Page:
Primary Focus: Mandated Benefit: Mental Health Agency: Department of Commerce and Housing Title/Description: Promoting Employment Across Kansas (PEAK) Program – Definitions Citation:Kan. Admin. Regs § 110-21-1 Summary: “Adequate health insurance coverage” means health insurance that is offered by a company to all full-time employees within the first 180 days of their employment and provides for the following: (4) coverage for mental health care Effective Date: April 29, 2011 Notes: Kan. Admin. Regs § 110-21-1 adopted the provisions in the final rulemaking from K.S.A. 2010 Supp. 74-5002r and K.S.A. 2010 Supp. 74-50,213; implementing K.S.A. 2010 Supp. 74-50,211.
For plans that aren’t small employer fully-insured plans or individual plans, the law requires coverage for behavioral health services and that all financial requirements and treatment limitations are the same as what the plans have in place for other medical services. The law defines treatment limitations as “limits on the frequency of treatment, number of visits, days of coverage or other similar limits on the scope or duration of treatment.“ This section of the law makes it clear that it applies to inpatient and outpatient care and that any mental illness or substance use disorder in the Diagnostic and Statistical Manual of Mental Disorders is covered.
For small employer fully-insured plans and individual plans, the law says that they must cover at least 45 days of inpatient care for mental illness and 30 days of inpatient care for substance use disorders. The law says that that financial requirements for inpatient care must be the same as those used for other inpatient medical care. The law does not require small employer fully-insured plans and individual plans to cover outpatient care.
The law reminds plans that they must follow the section of the state law about utilization review when they use utilization review for mental illness services.
There is also another section of the State Insurance Code that says that insurance plans must cover prescription medications for mental illness on the same terms and conditions as they cover prescription medications for other medical conditions.
The section about autism for large employer fully-insured plans, small employer fully-insured plans, and individual plans is very comprehensive. Please keep in mind that being comprehensive does not necessarily mean a law is better or worse than a less extensive law.
This section requires all insurance plans to cover autism services for all children through age 11. However, coverage for applied behavioral analysis (ABA) is different in terms of age:
This section has specific language saying that insurance plans can deny coverage for anything it determines is not medically necessary or if the plan decides that the child has “reached the maximum medical improvement.” Insurance plans can review the treatment plan designed by the child’s provider no more than once every 6 months.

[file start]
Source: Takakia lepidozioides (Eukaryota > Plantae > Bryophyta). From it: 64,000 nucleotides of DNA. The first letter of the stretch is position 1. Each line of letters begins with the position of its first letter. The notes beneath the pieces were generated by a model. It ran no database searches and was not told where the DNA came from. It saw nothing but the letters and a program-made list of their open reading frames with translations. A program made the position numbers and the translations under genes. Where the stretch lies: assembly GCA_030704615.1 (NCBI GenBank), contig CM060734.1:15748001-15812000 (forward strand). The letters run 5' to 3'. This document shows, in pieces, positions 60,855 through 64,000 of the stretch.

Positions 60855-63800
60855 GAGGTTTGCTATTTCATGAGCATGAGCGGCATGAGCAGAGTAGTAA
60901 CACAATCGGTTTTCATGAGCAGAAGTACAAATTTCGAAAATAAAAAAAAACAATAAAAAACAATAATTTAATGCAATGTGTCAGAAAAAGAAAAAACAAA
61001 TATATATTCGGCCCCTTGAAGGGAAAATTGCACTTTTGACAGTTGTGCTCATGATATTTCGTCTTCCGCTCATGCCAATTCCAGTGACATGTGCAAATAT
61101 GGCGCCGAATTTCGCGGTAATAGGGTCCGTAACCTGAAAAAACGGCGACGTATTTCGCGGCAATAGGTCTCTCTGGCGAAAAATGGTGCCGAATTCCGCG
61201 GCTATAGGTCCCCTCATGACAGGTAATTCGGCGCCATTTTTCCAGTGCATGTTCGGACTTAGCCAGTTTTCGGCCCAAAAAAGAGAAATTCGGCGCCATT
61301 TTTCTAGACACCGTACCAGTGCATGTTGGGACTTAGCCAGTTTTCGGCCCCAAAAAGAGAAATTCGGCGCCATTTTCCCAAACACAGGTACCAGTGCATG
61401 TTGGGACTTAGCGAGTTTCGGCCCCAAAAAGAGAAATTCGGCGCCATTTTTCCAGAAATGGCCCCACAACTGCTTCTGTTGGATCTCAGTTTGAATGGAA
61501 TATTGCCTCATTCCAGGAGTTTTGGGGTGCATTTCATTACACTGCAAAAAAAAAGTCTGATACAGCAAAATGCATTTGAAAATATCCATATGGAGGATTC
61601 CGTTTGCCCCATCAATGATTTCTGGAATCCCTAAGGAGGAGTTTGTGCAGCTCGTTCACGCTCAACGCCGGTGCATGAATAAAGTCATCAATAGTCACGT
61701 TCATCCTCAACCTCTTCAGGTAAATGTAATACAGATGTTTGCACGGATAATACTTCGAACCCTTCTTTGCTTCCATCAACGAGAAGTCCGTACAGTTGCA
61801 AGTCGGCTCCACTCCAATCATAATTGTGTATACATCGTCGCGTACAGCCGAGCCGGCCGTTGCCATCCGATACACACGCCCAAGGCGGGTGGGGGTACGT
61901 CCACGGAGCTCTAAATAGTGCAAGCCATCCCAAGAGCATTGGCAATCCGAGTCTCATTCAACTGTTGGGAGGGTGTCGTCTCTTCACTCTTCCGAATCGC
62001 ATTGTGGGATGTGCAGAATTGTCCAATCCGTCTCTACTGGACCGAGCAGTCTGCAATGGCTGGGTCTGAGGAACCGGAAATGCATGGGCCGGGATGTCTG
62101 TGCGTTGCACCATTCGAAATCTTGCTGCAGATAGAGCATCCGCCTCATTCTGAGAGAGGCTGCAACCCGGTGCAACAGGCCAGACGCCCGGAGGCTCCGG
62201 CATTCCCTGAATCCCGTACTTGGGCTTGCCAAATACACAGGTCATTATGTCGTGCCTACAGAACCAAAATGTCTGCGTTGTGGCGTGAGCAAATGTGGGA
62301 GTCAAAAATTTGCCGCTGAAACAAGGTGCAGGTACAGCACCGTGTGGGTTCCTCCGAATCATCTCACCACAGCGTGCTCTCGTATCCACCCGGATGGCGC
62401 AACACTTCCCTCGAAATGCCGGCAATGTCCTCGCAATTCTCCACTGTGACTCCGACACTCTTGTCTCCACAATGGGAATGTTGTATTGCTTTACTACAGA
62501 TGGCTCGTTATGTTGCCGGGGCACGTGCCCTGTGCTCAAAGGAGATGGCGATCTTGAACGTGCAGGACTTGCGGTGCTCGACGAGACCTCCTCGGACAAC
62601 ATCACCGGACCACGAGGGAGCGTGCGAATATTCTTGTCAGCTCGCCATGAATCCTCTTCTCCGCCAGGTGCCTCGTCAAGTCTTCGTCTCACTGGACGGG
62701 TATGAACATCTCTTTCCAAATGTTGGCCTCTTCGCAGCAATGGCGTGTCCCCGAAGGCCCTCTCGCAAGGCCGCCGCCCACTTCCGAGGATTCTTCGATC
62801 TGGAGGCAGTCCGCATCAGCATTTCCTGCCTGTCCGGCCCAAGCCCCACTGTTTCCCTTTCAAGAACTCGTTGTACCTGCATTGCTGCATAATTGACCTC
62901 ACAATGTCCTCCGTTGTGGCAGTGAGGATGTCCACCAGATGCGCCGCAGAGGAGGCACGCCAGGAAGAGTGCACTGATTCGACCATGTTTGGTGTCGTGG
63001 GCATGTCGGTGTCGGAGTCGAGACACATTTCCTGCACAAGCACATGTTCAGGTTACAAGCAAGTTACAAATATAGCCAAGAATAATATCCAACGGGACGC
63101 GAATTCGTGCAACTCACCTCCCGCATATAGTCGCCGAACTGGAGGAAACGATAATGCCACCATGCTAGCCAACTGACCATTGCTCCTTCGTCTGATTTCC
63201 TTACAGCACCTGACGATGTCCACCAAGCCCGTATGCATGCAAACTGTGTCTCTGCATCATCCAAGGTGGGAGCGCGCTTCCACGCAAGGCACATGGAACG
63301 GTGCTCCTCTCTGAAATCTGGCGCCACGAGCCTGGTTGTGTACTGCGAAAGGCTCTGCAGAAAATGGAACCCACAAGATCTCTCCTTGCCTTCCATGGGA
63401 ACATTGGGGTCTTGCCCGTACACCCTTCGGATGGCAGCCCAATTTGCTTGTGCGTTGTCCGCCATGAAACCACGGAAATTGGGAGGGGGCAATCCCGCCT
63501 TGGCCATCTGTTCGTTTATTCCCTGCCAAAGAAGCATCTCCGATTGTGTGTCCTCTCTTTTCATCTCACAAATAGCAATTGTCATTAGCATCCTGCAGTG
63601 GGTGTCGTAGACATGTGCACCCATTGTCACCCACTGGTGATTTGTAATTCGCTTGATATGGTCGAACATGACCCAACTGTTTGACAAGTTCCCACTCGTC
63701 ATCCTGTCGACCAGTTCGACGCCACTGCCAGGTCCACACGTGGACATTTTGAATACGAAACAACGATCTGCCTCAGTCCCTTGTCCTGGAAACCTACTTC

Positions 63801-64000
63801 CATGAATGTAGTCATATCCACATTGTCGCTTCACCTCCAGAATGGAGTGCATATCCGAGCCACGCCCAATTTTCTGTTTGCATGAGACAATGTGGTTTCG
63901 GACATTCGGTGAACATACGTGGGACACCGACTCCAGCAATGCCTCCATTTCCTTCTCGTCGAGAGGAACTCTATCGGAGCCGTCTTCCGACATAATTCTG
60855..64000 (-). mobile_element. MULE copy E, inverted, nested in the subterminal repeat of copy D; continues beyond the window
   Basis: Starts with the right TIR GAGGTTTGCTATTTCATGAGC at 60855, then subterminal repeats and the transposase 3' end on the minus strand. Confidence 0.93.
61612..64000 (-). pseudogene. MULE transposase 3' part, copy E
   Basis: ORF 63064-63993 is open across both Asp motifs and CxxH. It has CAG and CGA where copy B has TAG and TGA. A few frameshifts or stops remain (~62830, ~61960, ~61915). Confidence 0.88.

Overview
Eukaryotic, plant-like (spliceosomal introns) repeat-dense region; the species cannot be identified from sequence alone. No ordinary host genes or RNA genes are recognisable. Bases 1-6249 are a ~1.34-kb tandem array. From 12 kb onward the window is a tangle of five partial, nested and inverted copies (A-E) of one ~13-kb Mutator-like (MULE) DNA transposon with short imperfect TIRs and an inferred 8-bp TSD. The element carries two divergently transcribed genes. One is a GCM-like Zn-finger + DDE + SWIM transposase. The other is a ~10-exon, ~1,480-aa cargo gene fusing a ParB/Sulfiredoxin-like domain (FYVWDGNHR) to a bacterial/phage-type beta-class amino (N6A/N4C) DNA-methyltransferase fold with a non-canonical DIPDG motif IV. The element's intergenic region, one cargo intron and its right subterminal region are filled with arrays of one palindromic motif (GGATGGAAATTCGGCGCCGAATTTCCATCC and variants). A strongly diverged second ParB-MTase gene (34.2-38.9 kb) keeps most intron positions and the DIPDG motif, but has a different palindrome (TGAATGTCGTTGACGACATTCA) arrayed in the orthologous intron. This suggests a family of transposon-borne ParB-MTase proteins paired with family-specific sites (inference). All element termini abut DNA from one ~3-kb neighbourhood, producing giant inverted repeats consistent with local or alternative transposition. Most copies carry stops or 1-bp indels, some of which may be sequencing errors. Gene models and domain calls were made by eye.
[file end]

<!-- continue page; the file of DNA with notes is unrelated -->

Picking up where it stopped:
This section gives very detailed definitions for:
Pervasive developmental disorder not otherwise specified
Childhood disintegrative disorder
To read the specifics of these definitions, please click the link above (links to 40-2,194) and scroll to section b (lowercase b) that reads “For the Purposes of This Section.”
This section also clearly states that once a child has been diagnosed with autism, he or she won’t be required to receive another diagnosis if a future edition of the Diagnostic and Statistical Manual of Mental Disorders changes the criteria for any of the above-mentioned conditions.
This section also clearly states that all financial requirements must be the same as the financial requirements used for other medical care and that there can’t be any annual limits on the number of times a child sees an autism services provider.
There is a $36,000 annual maximum for anyone under age 7 and a $27,000 annual maximum for age 7-18.
The definition of autism spectrum disorder is much less detailed and only mentions autistic disorder, Asperger’s syndrome, and pervasive developmental disorder not otherwise specified.
There is no limit on how often the insurance plan can review the child’s treatment plan.
There is no section that states that once a child has been diagnosed with autism, he or she won’t be required to receive another diagnosis if a future edition of the Diagnostic and Statistical Manual of Mental Disorders changes the diagnostic criteria for autism spectrum disorder.
There is no language that forbids annual limits on the number of times a child sees an autism service provider.
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